ishga Supports the Get Lippy Campaign with the Eve Appeal

This May, we are Getting Lippy with gynaecological cancer charity Eve Appeal. Their vision is bold and ambitious but simple at its core: to make gynaecological  cancers a thing of the past. 

We are proud to support any campaign that can highlight health issues and we want to help raise money to support life saving research. Throughout that month of May when you purchase a Replenishing Lip Balm,10% of the sales will be donated to the campaign.⁠ 

Funds raised will go towards life-saving research into the prevention and earlier diagnosis of all five gynaecological cancers;womb, ovarian, cervical, vulval and vaginal. Every year the charity joins with some of the UK’s leading health and beauty brand’s and we are thrilled to be amongst those brands for this year’s campaign.  

Aside from raising much needed funds, the charity also helps to raise awareness on the topic, encouraging people to seek medical help and not dismiss symptoms too easily.  


The Eve Appeal published new survey findings to launch its Get Lippy campaign. The survey (Yougov) found a worrying lack of timely knowledge about gynaecological cancers, conditions and symptoms, with only 7% of people having knowledge of gynaecological symptoms before they personally experienced them or they affected a loved one, and 5% of people believing they had knowledge of the gynaecological cancers (womb, ovarian, cervical, vulval and vaginal). 



Nearly 4 in 10 (38%) surveyed said they wished they had been taught more about the gynaecological symptoms to look out for, either at home or at school, and over a third of them (35%) wished they had been taught more about gynaecological health conditions.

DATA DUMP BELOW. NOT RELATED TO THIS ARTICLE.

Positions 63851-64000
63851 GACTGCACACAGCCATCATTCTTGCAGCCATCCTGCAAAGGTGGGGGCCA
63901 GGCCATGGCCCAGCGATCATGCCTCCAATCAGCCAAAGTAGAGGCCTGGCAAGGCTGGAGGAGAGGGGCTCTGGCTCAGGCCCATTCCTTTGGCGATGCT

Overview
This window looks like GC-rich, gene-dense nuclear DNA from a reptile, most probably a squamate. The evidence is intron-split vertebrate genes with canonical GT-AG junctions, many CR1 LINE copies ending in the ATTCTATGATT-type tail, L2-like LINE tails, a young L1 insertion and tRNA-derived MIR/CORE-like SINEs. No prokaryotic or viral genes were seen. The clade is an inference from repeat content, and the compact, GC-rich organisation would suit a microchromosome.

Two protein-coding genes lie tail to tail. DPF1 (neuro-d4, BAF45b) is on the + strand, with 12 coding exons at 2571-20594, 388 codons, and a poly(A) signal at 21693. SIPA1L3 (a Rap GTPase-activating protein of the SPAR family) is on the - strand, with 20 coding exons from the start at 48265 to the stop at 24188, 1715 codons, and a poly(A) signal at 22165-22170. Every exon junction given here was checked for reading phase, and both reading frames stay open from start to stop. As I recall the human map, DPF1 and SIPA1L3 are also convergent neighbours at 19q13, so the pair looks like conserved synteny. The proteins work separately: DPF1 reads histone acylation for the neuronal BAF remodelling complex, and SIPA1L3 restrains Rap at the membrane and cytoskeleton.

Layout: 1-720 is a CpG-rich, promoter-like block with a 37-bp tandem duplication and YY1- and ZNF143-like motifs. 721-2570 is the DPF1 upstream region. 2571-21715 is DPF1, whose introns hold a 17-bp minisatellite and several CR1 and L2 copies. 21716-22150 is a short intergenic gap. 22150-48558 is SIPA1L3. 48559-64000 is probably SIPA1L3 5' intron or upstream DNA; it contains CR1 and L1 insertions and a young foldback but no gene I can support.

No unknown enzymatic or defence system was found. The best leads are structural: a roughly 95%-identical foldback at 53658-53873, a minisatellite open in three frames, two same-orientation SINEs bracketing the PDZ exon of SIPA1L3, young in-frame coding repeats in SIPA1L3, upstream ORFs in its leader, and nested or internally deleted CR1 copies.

Also significant was the lack of knowledge about Human Papilloma Virus (HPV) and cervical screening, the test which looks for the virus and helps prevent cervical cancer from developing. HPV is responsible for 99.8% of cases of cervical cancer, nearly 70% of cases of vulval cancer and over half of vaginal cancers. Less than a quarter of women surveyed felt they had a good understanding of cervical screening before it happened to them or a friend or family member (23%), and only 5% of women had a good understanding of HPV. 



HPV is an extremely common virus which can be contracted by any skin-to-skin sexual contact. Usually, people’s immune systems can clear the virus on their own howeverhigh-risk HPV infections which don’t clear can lead cells to turn cancerous. There is a national HPV vaccination programme which targets certain strains of HPV to reduce the risk of related cancers developing. 

The HPV vaccination is offered to all children aged 12 and 13 at school in Year 8, and for people aged up to 25 through GP practices, and up to 45 for men who have sex with men through sexual health clinics. It doesn’t protect against all strains of HPV so attending cervical screening appointments when invited, as well as getting any worrying symptoms checked by a doctor, is still vital. 

Get Lippy raises awareness of the key symptoms, breaks down the taboos that stop people accessing medical help, and raises money to fund research into the prevention and earlier diagnosis of all five gynae cancers. 

You can support by purchasing our  Replenishing Lip Balm here. 


  1. The YouGov plc survey was conducted online.  Total sample size was 2078 adults. Fieldwork was undertaken between 30th and 31st March 2023.  The figures have been weighted and are representative of all UK adults (aged 18+). 
  1. Other statistics are from Cancer Research UK.